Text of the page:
25. Zombies and that culture of things as taking over mankind that will run over everything in their chosen paths is worth every penny. My best guess is reading this novel of survival. Jack Barnes aka Captain is sophisticated, a zombie and who takes great pains in his pleasure of eating brains. Likewise in all zombie stories Barnes was first an unsuspecting victim in the virus holocaust of the living dead. Barnes parallels for us an unexpected tale with plentiful insight of what life is like after d [...]

    26. Well this book is different, I give it that. I'm not sure there's another zombie novel out there that makes the zombie the protagonist of their story. Unfortunately being different wasn't enough for me to enjoy this book. There's really no story here, not to mention the main characters were zombies whose sole purpose was to eat as many brains as possible and moan alot. How is a reader supposed to connect to characters like this? Another issue I had with the book was the endless barrage of refere [...]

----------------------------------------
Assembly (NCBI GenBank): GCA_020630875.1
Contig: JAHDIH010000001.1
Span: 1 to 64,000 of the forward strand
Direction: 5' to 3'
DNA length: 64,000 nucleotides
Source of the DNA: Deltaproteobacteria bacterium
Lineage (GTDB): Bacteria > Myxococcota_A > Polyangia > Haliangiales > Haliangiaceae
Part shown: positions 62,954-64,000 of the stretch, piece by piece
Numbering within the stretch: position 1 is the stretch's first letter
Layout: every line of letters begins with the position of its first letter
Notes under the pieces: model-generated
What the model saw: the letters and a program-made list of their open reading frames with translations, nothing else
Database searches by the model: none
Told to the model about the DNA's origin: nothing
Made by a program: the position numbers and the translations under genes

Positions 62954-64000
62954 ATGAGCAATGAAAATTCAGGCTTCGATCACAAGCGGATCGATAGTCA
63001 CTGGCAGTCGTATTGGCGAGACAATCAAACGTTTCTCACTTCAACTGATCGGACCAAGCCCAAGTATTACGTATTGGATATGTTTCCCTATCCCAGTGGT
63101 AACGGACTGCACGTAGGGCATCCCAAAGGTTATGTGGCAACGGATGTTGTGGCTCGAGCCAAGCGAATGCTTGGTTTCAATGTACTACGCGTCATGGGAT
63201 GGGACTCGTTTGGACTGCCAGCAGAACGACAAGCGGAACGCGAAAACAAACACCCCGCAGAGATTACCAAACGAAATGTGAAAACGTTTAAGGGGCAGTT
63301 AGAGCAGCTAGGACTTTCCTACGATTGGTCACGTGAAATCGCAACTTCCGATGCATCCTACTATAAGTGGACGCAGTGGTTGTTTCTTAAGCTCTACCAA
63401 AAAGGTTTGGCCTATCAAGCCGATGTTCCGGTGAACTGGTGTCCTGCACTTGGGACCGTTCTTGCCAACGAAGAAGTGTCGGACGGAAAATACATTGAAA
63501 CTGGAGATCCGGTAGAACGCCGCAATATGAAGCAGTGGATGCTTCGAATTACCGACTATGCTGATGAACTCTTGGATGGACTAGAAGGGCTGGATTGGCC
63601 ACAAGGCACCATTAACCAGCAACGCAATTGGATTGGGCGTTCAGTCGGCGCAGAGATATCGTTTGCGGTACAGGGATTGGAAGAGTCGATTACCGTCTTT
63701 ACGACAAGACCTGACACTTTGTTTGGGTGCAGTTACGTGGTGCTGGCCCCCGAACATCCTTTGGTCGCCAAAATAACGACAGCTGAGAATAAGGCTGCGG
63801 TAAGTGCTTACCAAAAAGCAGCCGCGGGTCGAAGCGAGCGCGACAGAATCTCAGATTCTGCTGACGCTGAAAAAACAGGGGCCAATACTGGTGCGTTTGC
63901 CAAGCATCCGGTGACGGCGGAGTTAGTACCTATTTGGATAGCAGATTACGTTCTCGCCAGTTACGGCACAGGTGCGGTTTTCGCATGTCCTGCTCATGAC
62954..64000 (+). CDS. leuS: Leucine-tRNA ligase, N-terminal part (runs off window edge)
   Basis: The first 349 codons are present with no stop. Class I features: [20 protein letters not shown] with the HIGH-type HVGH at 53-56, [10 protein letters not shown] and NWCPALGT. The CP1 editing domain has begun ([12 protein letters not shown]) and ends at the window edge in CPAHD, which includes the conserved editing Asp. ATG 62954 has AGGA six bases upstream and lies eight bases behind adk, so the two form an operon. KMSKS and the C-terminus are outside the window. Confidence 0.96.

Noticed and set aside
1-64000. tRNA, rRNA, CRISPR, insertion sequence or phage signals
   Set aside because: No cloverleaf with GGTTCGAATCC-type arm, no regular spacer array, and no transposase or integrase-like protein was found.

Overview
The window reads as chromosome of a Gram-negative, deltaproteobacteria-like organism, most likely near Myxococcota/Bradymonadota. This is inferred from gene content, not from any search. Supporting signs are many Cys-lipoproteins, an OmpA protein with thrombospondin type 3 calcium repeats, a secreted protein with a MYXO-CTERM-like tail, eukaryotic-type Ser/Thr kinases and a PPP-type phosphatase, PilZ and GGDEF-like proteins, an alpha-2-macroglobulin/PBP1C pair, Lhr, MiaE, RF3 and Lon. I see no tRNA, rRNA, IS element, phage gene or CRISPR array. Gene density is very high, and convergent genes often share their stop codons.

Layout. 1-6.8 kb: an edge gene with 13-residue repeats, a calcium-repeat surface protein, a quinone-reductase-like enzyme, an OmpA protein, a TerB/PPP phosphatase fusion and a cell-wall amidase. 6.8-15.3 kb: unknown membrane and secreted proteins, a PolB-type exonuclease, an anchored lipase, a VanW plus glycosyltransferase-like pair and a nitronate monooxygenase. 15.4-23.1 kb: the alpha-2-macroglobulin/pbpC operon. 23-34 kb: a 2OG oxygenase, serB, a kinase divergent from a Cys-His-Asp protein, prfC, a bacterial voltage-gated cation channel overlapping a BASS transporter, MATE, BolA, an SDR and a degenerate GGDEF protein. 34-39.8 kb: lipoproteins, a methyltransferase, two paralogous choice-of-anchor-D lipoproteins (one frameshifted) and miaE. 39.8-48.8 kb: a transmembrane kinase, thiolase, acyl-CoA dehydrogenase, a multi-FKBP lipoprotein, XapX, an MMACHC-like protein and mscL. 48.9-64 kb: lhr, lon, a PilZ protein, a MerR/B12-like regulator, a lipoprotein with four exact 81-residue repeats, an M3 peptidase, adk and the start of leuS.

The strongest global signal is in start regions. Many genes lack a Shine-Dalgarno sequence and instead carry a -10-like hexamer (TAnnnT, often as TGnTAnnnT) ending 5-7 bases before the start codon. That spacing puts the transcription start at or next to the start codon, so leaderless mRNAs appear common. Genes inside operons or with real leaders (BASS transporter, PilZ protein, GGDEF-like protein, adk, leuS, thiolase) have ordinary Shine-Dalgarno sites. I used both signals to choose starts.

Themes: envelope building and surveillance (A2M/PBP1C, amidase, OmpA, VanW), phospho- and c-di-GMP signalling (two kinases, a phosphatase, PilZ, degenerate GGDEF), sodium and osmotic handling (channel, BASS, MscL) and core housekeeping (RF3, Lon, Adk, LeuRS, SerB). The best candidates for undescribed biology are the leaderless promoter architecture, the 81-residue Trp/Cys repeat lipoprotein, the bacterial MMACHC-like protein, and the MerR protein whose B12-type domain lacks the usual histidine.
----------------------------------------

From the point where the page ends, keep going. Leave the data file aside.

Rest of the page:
27. A different approach to the over-saturated zombie genre, but one that ultimately is maybe just better than average. The perspective of the book (told from the zombie point of view) is interesting, but one that follows all the trope conventions associated with the genre. Perhaps that was the author's point, to use the tropes from the opposite point of view, but it felt a bit tired even from a different view. In the end it was not a bad read, and an easy one at that, but felt a bit unsatisfying. I [...]

    28. Put this in my "not my thing" shelf because it just wasn't my thing. I thought it would be my thing though, there's something strangely charming about the idea of zombifying an intellectual college professor.BUT THIS JUST WASN'T MY THING, AND I HAVE NO IDEA WHY.